Medical ArticlesTartar Emetic Or Other Antimonial Poisons
If vomiting is not present, induce it by an emetic. Give doses...
On The Adherent Eschar
It appears scarcely necessary to describe the immediate and w...
Ulcers Case Xxvi
The following case occurred in the person of a lady with vari...
If the bowels are known to be in excellent condition and not ...
This is a disease of the skin, producing redness, burning and...
Resume Of Tracheotomy
Instruments. Headlight Sandbag Scalpel Hemostats ...
See Abscess. ...
Stage 3 Passing Through The Thoracic Esophagus
The thoracic esophagus will be seen to expand during inspira...
This may with advantage to the health of the skin and body in ...
Following dry pericarditis or pericarditis with an exudate, ...
In hypertension, as long as the heart, which is probably hyp...
The gastroscope is of the same construction as the esophagos...
The question of the advisability of strychnin is a constant s...
The remedy which has attracted and still attracts in a very h...
Fruits And Vegetables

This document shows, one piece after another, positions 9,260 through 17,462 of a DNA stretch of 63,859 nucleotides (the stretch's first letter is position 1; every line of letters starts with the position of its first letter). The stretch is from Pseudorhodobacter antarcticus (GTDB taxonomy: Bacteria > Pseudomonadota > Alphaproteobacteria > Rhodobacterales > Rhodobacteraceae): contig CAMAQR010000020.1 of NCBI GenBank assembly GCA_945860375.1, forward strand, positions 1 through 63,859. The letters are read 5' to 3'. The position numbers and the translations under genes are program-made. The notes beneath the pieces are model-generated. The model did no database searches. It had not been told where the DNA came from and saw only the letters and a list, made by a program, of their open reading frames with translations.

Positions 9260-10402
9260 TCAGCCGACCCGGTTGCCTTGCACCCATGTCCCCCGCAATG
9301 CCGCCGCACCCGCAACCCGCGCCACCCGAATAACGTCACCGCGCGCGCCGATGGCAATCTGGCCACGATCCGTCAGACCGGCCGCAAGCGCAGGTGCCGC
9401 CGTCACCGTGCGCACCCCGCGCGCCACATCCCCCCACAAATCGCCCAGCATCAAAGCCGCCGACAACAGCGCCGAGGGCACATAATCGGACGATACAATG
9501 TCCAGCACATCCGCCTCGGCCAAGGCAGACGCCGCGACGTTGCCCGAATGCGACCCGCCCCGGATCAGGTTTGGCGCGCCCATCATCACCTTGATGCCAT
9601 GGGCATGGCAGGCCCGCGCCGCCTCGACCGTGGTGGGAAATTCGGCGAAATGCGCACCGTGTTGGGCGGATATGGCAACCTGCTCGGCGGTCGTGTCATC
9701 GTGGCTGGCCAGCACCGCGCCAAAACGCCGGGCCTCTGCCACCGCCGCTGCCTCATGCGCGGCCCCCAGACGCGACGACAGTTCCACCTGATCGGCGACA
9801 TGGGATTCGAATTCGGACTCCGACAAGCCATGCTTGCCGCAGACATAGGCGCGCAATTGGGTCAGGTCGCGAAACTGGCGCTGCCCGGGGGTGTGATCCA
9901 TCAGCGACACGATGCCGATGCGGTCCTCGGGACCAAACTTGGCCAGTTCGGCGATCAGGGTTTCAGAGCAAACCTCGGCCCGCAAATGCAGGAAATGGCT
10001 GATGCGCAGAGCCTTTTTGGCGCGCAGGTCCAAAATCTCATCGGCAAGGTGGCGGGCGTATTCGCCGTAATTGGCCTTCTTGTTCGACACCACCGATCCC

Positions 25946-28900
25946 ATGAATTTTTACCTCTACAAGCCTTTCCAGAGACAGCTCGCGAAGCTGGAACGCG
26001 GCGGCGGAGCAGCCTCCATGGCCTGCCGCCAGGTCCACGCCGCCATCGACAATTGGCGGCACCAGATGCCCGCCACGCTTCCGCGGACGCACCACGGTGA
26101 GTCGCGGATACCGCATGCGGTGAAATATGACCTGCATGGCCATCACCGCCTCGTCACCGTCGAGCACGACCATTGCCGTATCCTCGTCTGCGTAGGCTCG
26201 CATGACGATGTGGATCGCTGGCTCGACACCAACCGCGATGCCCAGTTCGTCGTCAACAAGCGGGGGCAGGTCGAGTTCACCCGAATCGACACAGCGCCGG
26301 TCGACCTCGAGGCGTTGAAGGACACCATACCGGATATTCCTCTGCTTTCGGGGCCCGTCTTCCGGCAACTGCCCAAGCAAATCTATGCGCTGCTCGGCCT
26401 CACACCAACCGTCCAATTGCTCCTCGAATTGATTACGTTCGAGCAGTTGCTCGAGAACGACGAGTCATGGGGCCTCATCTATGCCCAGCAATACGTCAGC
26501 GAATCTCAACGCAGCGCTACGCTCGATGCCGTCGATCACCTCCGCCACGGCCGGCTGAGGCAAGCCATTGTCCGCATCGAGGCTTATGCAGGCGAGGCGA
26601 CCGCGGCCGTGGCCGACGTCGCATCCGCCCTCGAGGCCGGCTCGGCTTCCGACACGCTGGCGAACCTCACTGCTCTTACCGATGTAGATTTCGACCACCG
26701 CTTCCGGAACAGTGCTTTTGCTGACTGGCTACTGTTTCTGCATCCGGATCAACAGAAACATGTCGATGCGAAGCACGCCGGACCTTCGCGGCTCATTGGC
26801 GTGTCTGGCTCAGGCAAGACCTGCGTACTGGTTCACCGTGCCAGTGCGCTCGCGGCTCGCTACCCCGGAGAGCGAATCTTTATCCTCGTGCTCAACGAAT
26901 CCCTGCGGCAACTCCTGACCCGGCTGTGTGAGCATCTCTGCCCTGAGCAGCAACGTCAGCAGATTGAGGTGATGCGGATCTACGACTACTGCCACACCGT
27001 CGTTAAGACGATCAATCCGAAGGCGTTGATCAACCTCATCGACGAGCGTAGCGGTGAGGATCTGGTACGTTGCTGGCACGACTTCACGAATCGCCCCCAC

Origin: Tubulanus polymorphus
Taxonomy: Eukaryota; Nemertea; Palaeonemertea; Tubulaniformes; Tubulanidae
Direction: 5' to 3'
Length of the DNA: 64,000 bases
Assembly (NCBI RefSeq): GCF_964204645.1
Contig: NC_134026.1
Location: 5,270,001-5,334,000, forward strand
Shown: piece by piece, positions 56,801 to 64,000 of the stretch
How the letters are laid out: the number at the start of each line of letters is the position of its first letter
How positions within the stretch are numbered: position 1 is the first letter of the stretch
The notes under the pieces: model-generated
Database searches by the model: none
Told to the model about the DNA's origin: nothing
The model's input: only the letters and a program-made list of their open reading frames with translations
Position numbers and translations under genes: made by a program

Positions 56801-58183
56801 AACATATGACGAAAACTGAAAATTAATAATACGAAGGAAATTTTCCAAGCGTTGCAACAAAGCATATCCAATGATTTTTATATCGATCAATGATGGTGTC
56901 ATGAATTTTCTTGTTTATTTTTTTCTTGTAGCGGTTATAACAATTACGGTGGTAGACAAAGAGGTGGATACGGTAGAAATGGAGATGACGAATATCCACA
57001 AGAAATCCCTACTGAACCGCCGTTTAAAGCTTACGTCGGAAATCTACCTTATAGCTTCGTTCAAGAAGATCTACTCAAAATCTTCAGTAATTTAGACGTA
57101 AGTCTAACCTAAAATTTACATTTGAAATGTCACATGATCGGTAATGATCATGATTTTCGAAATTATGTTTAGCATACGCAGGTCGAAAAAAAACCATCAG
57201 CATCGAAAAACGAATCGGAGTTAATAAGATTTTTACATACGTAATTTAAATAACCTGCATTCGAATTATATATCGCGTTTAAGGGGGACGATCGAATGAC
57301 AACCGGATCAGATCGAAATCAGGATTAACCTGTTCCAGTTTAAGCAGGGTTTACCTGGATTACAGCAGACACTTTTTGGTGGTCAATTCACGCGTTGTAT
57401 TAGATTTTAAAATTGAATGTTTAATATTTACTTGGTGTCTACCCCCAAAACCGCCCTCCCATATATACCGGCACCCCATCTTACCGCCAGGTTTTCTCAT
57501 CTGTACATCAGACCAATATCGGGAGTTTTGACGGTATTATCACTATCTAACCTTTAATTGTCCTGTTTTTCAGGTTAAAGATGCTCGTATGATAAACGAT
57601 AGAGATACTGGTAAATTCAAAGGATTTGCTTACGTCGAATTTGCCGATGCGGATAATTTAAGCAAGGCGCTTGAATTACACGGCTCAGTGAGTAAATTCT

The Special Uses of Fruits and Vegetables. We come now to t...
Nervous Strain In The Emotions
THE most intense suffering which follows a misuse of ...
Is Physical Culture Good For Girls?
A NUMBER of women were watching a game of basket-ball...
If you would cure thoroughly, you must first make sure that th...
Treating With Electrolytic Currents
For decomposing and carrying off unnatural growths, as fistul...
Strangulation Or Hanging
Often accidentally caused in children or intoxicated persons. ...
Category: BRONCHOSCOPY IN DISEASES OF THE TRACHEA AND BRONCHI
Source: A Manual Of Peroral Endoscopy And Laryngeal Surgery
Stenosis of one or more bronchi results at
times from cicatricial contraction following secondary infection of
leutic, tuberculous or traumatic lesions. The narrowing resulting from
foreign body traumatism rarely requires secondary dilatation after the
foreign body has been removed. Tuberculous bronchial stenoses rarely
require local treatment, but are easily dilated when necessary. Luetic
cicatricial stenosis may require repeated dilatation, or even
bronchial intubation. Endobronchial neoplasms may cause a subjacent
bronchiectasis, and superjacent stenosis; the latter may require
dilatation. Cicatricial stenoses of the bronchi are readily
recognizable by the scarred wall and the absence of rings at or near
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